the anterior pituitary. It regulates growth and energy metabolism but functions as a tropic
hormone by stimulating secretion of IGFs.
o Growth hormone inhibiting hormone (GHIH)/somatostatin: inhibits the secretion of growth
o Gonadotropin releasing hormone (GnRH): stimulates release of follicle stimulating hormone
(FSH) and lutenizing hormone (LH) by the anterior pituitary. LH stimulates ovulation in females,
and secretion of sex hormones (estrogen, progesterone, androgens) by the gonads. FSH
promotes the development of egg cells and sperm cells. It stimulates the secretion of estrogen
and inhibin (both sexes).
Feedback loops regulate the multistep pathways of which tropic hormones are produced.
Short loop negative feedback: inhibits of hypothalamus tropic hormone by anterior pituitary tropic
hormone. Prevents the buildup of excess anterior pituitary tropic hormone.
Long loop negative feedback: hormone whose secretion is stimulated by the tropic hormone generally
feeds back to the hypothalamus and the anterior pituitary to inhibit secretion of the tropic hormone,
limiting its own secretion.
Corticotropin releasing hormone (CRH) stimulates the release of ACTH. In turn, stimulates the release of
cortisol from the adrenal gland.
If cortisol levels are high, negative feedback loops cause a decrease in the release of CRH and ACTH. Net
result, cortisol inhibits its own secretion.
Cortisol provides negative feedback only to its own tropic hormones.
CHP 19 (544-545)
EFFECTS OF ADH ON WATER REABSORPTION
ADH (vasopressin) regulates the permeability of the late distal tubules and collecting ducts to water.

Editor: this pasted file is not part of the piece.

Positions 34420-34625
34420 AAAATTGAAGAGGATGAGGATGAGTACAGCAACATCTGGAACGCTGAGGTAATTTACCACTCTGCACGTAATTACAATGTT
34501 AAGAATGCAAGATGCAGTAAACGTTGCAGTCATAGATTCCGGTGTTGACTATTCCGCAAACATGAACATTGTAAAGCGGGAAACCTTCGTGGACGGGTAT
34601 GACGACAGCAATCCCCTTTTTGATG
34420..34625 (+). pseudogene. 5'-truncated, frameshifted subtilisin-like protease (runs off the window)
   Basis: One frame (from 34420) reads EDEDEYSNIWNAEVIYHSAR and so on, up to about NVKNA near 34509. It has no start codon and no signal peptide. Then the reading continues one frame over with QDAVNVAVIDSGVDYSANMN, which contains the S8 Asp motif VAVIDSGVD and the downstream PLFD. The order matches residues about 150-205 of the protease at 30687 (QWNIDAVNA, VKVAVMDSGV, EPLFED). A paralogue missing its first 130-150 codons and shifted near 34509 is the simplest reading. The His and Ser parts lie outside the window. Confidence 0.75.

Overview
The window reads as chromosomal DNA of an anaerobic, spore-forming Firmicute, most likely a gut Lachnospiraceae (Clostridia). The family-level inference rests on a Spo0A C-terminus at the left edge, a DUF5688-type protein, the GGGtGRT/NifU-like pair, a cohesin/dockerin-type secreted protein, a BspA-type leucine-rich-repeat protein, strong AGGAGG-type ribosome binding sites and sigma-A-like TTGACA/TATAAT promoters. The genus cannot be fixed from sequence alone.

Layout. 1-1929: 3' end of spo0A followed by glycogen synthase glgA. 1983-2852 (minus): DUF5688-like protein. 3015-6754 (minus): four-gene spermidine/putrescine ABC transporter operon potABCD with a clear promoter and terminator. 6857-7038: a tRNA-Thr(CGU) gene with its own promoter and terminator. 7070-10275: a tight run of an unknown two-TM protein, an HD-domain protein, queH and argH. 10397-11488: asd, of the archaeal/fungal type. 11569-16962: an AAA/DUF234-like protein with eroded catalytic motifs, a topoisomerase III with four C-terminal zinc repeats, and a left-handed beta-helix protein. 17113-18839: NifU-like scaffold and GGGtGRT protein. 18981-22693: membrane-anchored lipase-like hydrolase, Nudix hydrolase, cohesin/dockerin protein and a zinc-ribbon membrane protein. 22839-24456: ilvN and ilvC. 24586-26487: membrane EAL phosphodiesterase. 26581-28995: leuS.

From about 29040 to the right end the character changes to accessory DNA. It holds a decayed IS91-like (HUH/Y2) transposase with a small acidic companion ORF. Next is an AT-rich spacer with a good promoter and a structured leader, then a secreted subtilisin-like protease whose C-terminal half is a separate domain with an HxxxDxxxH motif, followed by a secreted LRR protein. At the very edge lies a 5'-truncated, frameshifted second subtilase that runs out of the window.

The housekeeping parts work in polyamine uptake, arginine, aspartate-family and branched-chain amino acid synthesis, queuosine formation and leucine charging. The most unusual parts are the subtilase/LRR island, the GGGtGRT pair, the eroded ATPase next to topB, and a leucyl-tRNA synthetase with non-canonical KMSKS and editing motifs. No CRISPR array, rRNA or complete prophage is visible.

Without ADH, the apical membrane of the principal cells is impermeable to water.
ADH stimulates synthesis of aquaporin-2 and its insertion to the apical membrane of principal cells in the
late distal tubules and collecting ducts, allowing water to be permeable.
Aquaporin-2 is stored in the cytoplasmic vesicles of principle cells.
ADH acts on receptors on the basolateral membrane. The receptors are coupled to G proteins to activate
adenylate cyclase, catalyzing the producing of cAMP. cAMP activates protein kinase A, which stimulates
aquaporin-2 to apical side by exocytosis.
ADH also stimulates production of aquaporin-2.
High [ADH] – water reabsorption is high, urine output is low. Low [ADH] – water reabsorption is low,
urine output is high.
REGULATION OF ADH SECRETION
Changes in the osmolarity of extracellular fluid are strongest stimuli for ADH release.
Osmoreceptors in the hypothalamus monitor the osmolarity of extracellular fluid.
If osmolarity increases, ADH secretion is stimulated and increases in water reabsorption.
If osmolarity decreases, ADH secretion is inhibited, which decreases water reabsorption and increases
Plasma levels of ADH depend on signals arising in baroreceptors that detect blood volume/pressure.
Decreased baroreceptor activity stimulates increases in ADH, which increases water reabsorption and
minimizes the stimuli for the release of ADH.
Increased baroreceptor activity decreases ADH secretion, resulting in water excretion to decrease blood
volume and blood pressure.
CHP 22 (662-663)
Suckling stimulates tactile receptors in the nipples, which project to the hypothalamus and excite
neurosecretory cells that extend to he posterior pituitary and secrete oxytocin.
Oxytocin travels in the blood stream and stimulates myoepithelial cells to contract the alveoli. THE ENDOCRINE SYSTEM: HYPOTHALAMUS AND PITUITARY GLAND
Suckling stimulates the production of milk by stimulating the release of prolactin releasing hormone
(PRH) by the hypothalamus and inhibiting the release of prolactin inhibiting hormone (PIH).
Both of these stimulate the anterior pituitary to secrete prolactin, which induces milk production by cells
in the alveoli.
Rising estrogen levels stimulate deposition of fatty tissue in the breasts. Progesterone promotes
development of the alveoli.
CHP 21 (620-625)